3. [quote name='Emergent' timestamp='1319324953' post='4875467'] While it's true that intellectual products like new algorithms don't take huge numbers of people to produce -- so you'll be facing some competition to get these jobs -- I wouldn't totally write off these technologies as useless. - Android and iOS devices both include speech recognition engines. Witness the much-hyped [i]Siri[/i]. As far as I know, Hidden Markov Models are at the heart of most speech recognition algorithms; it's possible that Bayes nets are in use here too. And the speech recognition engines, though impressive, still leave much room for improvement. That means room for competition. - The government funds a great many contractors that you've never heard of, who are trying to develop both old-fashioned database systems, and fancier statistical analysis tools including semantic networking tools, for understanding intelligence data. I imagine Bayes nets either get used here, or could be used. - Robotics is very slowly taking off, not just in defense and in a few "silly" consumer applications like the Roomba (though it has some sophisticated competitors that even do SLAM!), but also in warehousing and factory automation, and we're just [i]beginning [/i]to see the very leading edge of agricultural robotics. The world won't need a billion roboticists, but it [i]is[/i] one more area where these sophistical tools can actually be useful. I also think that games have a lot to teach these other fields. Sure, they don't need to deal with uncertainty to the same extent, but one thing they do a great job of is producing usable interfaces for interacting with the real world (or simulations thereof). People are beginning to acknowledge, for instance, that Starcraft is a pretty good model for what a good "net-centric warfare" interface should look like. Indeed, it was by explicitly following a strategy of copying Starcraft's UI that Ed Olson and his students won the recent MAGIC robotics competition in Australia. The difference, of course, is that instead of loading a map file you're doing SLAM, and the "fog of war" is real! My point in bringing this up is to say that, although some of these algorithms don't get used in games themselves, they get used in other fields that involve many of the same things as game development. [/quote] You are definitely right about game having a lot to teach other fields. Robotics usually focus on reinforcement learning type stuff. Yeah contractors, data scientist are the prime users of bayes nets. They have the resources, expertise and time to build, train and sample from networks (sometimes measured in days). The lack of black box also means that the parameters themselves may have actionable info. HMM mostly, never heard of bayes nets though Condition random fields gaining in use. Siri is stupid (not an insult) - I read from someone who worked on it that its mostly keyword matching.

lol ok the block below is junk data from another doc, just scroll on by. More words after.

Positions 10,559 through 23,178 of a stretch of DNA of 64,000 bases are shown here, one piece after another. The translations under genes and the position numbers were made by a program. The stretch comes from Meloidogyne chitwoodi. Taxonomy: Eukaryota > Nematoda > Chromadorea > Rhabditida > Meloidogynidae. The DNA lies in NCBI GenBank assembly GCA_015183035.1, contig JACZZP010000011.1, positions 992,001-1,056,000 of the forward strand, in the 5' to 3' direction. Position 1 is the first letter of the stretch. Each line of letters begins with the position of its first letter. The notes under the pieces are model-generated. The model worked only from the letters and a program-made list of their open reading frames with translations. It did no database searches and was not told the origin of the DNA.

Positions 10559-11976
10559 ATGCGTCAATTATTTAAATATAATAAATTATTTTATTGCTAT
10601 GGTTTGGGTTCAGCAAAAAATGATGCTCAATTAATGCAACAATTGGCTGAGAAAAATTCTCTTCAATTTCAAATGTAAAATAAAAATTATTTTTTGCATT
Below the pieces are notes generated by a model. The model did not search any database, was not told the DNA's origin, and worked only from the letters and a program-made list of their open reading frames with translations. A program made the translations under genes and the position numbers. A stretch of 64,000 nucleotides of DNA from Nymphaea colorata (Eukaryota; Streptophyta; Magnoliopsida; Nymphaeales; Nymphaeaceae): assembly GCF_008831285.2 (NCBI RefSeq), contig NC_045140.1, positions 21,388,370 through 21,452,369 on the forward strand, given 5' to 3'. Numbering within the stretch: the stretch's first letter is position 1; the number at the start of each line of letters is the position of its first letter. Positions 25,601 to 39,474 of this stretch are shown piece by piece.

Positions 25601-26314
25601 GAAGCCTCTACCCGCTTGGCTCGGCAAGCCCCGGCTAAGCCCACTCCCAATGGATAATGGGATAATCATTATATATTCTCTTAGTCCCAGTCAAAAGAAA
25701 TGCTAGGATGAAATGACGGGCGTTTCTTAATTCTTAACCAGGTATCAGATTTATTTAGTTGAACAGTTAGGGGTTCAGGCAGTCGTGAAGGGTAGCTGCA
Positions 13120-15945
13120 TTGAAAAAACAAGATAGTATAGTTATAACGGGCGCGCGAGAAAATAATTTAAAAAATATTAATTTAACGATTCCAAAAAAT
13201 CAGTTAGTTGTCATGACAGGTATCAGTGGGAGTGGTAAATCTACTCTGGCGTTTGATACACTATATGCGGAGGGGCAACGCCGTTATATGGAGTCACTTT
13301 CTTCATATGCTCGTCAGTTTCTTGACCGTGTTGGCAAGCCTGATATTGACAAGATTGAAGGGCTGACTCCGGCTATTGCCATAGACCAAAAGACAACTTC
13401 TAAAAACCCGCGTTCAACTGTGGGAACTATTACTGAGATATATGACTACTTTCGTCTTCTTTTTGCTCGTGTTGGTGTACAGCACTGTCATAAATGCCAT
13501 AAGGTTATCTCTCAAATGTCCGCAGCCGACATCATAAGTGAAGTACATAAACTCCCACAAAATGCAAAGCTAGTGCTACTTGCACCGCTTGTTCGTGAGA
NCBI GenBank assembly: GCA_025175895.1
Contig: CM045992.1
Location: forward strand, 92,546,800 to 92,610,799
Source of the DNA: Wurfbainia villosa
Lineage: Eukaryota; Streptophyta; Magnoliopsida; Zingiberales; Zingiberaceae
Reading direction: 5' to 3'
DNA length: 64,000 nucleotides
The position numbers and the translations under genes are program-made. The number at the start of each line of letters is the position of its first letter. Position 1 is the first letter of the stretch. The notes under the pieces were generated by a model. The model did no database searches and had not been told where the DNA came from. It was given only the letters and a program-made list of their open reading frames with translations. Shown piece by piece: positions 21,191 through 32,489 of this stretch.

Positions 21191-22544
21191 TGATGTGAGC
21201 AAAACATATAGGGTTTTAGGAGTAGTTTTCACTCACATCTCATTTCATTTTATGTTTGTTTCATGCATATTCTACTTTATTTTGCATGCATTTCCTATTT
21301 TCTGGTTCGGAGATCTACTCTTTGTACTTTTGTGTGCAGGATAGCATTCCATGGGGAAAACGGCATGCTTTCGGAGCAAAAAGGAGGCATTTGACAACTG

4. [quote name='calculemus1988' timestamp='1319156107' post='4874867'] I am learning about Bayes Networks at Stanford's online AI class. I was wondering if there are books that talk about and implement code related to Bayes networks in context of games? Thanks [/quote] Bayes Networks would be wasted on games. They are slow, inference on them is NP - hard. Building the network structure from data is also NP-hard. So for a decent sized network you gonna be doing something like gibbs sampling to do inference on network a structure that is almost guaranteed to be wrong. For a game the AI will take a long time to get at the distribution and is not worth it. Most of machine learning is either too slow, data intensive or stationary for Game use. If there would be one machine learning thing that I would actively look into, it would be Decision Trees. Decision trees are brittle so can add variance and do well with little data. You could then augment them as Random forest or boosted trees. I think that would be where I would start. A close cousin to bayes nets that might be useful to some types of games (arcade shooter, anything requiring movement tracking and prediction) would be a particle filter. Finally, a bared down Reinforcement learning algo may be good for long term play in a strategy or RPG. All of these would be very hard to get right and take a lot of time when a simple markov chain based model or even Finite state machine would have done just as good or better for much less work.